Unique Fossil Fish Collection From Canada’s Arctic Lands at Canadian Museum of Nature

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Unique Fossil Fish Collection From Canada’s Arctic Lands at Canadian Museum of Nature

by ahnationtalk on June 24, 2015452 Views

Ottawa, June 23, 2015—The Canadian Museum of Nature has received an amazing group of fish fossils discovered in Canada’s High Arctic, including one named Tiktaalik that dramatically advanced knowledge about the evolution of finned to limbed animals. The fossils have been brought home to Canada by the American scientists that studied them, and will now be officially housed at the museum on behalf of the Government of Nunavut.

The star of the group is the fossil of Tiktaalik roseae, a lobe-finned fish about 375 million years old. It was discovered in 2004 on southern Ellesmere Island by American researchers Edward (Ted) Daeschler, Neil Shubin and Farish Jenkins. Their subsequent studies garnered worldwide headlines for what the fossil reveals about the early evolution of vertebrates, when the first fish ventured onto land.

Daeschler and Shubin returned the fossils to Canada this week after a decade spent meticulously preparing and studying them in their laboratories at the Academy of Natural Sciences, Drexel University (Philadephia), and at the University of Chicago.

“The Canadian Museum of Nature is grateful to accept these fossils for future scientific research, where they will be curated as part of the Nunavut collections,” says Dr. Mark Graham, the museum’s Vice-President of Research and Collections. “Our museum manages some of the best collections of Arctic specimens in the world, which are backed by more than 100 years of Arctic research and exploration. So Tiktaalik and these other fossils are a valuable addition to this knowledge.” The specimens are stored at the museum’s Natural Heritage Campus in Gatineau, Quebec.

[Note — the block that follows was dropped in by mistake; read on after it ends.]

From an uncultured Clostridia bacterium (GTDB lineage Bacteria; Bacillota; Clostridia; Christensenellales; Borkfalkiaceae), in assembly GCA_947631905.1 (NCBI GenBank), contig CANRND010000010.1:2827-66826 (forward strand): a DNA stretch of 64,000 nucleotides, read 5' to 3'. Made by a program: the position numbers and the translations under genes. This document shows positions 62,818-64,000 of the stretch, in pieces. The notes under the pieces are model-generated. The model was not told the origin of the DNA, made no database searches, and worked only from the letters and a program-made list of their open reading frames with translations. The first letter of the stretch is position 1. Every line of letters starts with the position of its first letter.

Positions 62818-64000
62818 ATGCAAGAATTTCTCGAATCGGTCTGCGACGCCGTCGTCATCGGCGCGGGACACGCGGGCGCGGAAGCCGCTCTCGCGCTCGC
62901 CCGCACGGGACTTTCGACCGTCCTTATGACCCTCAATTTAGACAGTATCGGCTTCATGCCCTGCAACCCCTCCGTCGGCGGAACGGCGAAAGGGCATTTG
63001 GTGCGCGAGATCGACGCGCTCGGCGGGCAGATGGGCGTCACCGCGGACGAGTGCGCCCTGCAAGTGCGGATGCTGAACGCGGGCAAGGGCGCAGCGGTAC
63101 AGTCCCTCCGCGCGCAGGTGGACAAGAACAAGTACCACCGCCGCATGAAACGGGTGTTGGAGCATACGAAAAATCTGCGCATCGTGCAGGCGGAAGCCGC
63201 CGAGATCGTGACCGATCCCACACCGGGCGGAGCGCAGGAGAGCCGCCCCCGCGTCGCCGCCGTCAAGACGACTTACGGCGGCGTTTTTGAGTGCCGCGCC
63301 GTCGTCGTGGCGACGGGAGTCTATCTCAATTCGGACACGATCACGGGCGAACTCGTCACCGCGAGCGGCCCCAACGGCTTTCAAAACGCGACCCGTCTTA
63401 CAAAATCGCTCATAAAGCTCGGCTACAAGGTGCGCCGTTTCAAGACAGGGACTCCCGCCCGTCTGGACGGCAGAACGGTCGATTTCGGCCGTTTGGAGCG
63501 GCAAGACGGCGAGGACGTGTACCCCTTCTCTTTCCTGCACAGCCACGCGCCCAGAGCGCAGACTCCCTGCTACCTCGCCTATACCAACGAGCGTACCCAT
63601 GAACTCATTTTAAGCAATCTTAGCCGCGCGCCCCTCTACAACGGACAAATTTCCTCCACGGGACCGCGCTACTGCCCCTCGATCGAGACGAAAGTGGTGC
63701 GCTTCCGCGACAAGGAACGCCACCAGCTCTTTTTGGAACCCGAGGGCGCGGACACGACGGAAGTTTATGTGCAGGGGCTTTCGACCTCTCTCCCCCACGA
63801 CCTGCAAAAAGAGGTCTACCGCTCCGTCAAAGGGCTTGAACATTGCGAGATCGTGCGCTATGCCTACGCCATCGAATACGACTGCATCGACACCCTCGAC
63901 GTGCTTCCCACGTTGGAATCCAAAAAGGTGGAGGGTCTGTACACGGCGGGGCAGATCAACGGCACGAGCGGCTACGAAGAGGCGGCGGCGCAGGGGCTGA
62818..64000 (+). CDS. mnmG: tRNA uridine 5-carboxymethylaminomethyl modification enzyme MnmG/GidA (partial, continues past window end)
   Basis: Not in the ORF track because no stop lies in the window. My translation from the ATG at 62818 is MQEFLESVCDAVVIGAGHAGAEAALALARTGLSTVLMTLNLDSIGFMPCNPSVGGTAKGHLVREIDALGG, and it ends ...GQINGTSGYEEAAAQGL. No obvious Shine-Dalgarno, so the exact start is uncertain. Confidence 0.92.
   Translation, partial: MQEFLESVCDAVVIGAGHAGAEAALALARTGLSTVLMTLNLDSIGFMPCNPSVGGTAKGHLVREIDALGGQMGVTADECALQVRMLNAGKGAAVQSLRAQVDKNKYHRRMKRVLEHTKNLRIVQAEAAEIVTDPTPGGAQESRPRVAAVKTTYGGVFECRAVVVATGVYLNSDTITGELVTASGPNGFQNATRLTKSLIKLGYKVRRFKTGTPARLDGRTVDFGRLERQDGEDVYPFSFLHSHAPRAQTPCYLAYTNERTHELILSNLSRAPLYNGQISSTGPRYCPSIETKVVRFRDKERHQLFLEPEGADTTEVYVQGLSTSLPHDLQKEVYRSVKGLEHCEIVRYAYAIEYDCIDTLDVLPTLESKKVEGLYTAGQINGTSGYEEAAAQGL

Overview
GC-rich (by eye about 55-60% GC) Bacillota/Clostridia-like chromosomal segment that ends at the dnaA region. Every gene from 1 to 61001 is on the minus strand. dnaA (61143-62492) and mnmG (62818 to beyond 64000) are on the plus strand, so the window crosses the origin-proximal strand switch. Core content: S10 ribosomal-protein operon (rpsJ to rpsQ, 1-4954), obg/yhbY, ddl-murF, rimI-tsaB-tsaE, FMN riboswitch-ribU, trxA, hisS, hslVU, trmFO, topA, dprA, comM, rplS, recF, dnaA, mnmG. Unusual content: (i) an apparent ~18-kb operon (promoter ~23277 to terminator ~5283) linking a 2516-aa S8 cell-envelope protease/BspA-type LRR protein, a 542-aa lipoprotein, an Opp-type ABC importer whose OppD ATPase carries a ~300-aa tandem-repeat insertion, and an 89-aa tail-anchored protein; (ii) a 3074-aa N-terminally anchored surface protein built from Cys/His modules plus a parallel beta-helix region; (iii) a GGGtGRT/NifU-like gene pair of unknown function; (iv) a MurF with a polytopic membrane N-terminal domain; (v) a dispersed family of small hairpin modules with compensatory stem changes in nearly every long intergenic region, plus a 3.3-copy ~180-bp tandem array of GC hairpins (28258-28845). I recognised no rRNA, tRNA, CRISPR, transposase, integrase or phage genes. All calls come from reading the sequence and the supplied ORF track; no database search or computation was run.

Tiktaalik’s significance was announced to the world in the scientific journal Nature in 2006. Tiktaalik roseae represents what scientists term a transitional fossil—in this case, one that shows anatomical features of both primitive lobe-finned fish and the first tetrapods (four-limbed creatures). Tiktaalik has a flat head and a neck like tetrapods, but has fins, scales and gills like fish. The name was suggested by Inuit Elders in Nunavut, and is an Inuktitut term for burbot (a type of fish). Tiktaalik even has its own Twitter handle (@Tiktaalikroseae).

The suite of fossils returned by Daeschler and Shubin includes about 60 specimens of Tiktaalik roseae, with three or four that show the skull, shoulders, and fins. In addition, there are 120 or so pieces of two other type specimens of lobe-finned fossil fish, all from the Late Devonian Period. One is named after Ashton Embry, the Geological Survey of Canada scientist who mapped the geological formations that led Daeschler and Shubin to the Tiktaalik fossil site. The other is named in memory of Martin Bergmann, the late director of Natural Resource Canada’s Polar Continental Shelf Program (PCSP). The PCSP provided the critical logistical support for the expeditions that led to the discovery of the fossils.

“This all started with expeditions to Canada’s Arctic, which could not have happened without the support of the Polar Continental Shelf Program, the Government of Nunavut and the Inuit community,” explains Dr. Daeschler. “Now that our primary research is completed, the return of these fossils to Canada and their access at the Canadian Museum of Nature makes new discoveries possible by other scientists with questions about the evolution of life.”


The Canadian Museum of Nature is Canada’s national museum of natural history and natural sciences. The museum provides evidence-based insights, inspiring experiences and meaningful engagement with nature’s past, present and future. It achieves this through scientific research, a 10.5 million specimen collection, education programs, signature and travelling exhibitions, and a dynamic web site, nature.ca. The museum has an agreement with the Government of Nunavut to curate fossils and archeological artefacts found in the Territory.

Information for media, including photos:
Dan Smythe
Canadian Museum of Nature
613.566.4781; 613.698.9253 (cell)

Laura Sutin
Media Relations
Canadian Museum of Nature
613.566.4793; 613.698.7142 (cell)


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